What MN United FC’s Growth Means For Vikings’ MLS Gambit
Minnesota United FC is trying to get your attention. Last spring, TCB reported on the club’s overhaul, led by Dr. William McGuire, former CEO of Minnetonka-based UnitedHealth Group. Over a year later, the team is determined to be treated like the professional sports organization it is.
MN United has doubled its marketing budget since 2013 and grown its front office staff from 4 to 37 people says Nick Rogers, its president. A new training ground attached to the Bielenberg Sports Center in Woodbury is under construction and includes a 7,500 square-foot facility for the team’s exclusive use, along with use of a new 90,000-square-foot indoor field house. The club has increased the amount of money spent on player contracts—many competitive with wages offered by Major League Soccer, says Rogers, though he declined to elaborate.
That investment in operations, talent and marketplace visibility has translated to increased attendance. As of press time, MN United’s average attendance for the 2014 season had risen 51 percent. It doesn’t hurt that the team has been winning—it claimed the spring league championship and a spot in the overall playoffs in November.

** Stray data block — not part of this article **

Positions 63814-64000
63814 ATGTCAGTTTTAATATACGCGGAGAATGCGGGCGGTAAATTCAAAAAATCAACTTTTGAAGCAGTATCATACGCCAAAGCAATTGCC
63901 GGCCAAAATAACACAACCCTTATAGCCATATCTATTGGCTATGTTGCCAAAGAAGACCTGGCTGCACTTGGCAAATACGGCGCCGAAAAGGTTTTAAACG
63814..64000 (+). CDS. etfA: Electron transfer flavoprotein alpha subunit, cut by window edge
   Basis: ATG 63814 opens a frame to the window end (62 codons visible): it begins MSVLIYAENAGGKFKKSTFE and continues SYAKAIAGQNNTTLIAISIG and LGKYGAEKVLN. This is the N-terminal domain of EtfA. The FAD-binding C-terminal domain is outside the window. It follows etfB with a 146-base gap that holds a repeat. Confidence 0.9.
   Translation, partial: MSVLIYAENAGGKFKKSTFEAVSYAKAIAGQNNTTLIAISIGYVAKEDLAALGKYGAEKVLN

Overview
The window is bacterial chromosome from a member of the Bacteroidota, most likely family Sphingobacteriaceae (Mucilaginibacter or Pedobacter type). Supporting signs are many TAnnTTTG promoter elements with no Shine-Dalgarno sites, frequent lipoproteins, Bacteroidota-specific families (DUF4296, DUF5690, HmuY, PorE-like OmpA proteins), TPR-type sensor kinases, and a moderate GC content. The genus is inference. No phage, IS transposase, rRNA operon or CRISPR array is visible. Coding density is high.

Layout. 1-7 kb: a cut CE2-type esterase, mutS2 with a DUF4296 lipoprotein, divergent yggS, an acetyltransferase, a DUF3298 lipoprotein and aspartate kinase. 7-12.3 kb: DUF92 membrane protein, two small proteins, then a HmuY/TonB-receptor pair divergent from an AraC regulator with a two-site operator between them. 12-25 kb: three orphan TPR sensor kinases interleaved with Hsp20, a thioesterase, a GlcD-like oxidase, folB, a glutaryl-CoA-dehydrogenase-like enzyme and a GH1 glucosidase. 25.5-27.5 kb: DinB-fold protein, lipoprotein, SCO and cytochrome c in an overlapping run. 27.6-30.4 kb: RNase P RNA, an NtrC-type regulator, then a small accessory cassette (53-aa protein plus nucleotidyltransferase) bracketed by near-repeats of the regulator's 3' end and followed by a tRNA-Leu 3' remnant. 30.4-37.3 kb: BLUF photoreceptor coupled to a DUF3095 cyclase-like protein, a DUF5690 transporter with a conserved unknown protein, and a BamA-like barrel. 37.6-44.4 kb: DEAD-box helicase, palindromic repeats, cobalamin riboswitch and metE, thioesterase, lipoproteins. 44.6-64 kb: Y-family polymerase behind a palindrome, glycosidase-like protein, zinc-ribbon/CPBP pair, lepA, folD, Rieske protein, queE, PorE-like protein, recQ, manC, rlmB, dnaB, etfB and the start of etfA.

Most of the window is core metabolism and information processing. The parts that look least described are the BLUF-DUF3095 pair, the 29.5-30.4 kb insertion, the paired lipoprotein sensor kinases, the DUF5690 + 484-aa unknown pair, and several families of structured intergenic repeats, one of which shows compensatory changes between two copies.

“We’ve got a competitive owner; even winning isn’t always enough,” Rogers says. “There’s an urgency to keep improving everything. There’s no complacency.”
MN United’s 2014 season also featured showpiece matches increasing exposure to the general public. On Aug. 2, 34,000 attended an “international friendly” match between English champions Manchester City FC and Greek champions Olympiacos at TCF Bank Stadium, which was followed by a regular-season MN United home game. While Rogers denies that the match was any kind of “litmus test,” a soccer match on par with it hadn’t been held here since the 1970s.
And the talk continues about a Major League Soccer franchise. Speculation continues about Vikings ownership and a new stadium, or the potential for a soccer-specific stadium near Target Field (and a rumored alliance between McGuire and the Pohlad family). Major League Soccer is looking to expand to 24 teams by 2020, and only one remaining expansion franchise remains to be granted. Rogers insists his horizons are pragmatic.
“We’re not about what league we’re in, we’re about the club,” he says. “We’re certainly paying attention, but we’ve never said that our goal is to bring the MLS here.”
MLS Expansion by 2020
2014 – 19 teams (10 in east, 9 in west)
2015 – Orlando and New York City join
2017 – Atlanta and Miami join (pending stadium approval in Miami)
2018-2020 – Minneapolis, Sacramento, San Antonio, St. Louis and Las Vegas are said to be in talks with the MLS for the 24th and final spot. Expansion fees currently range from $70 million to $100 million.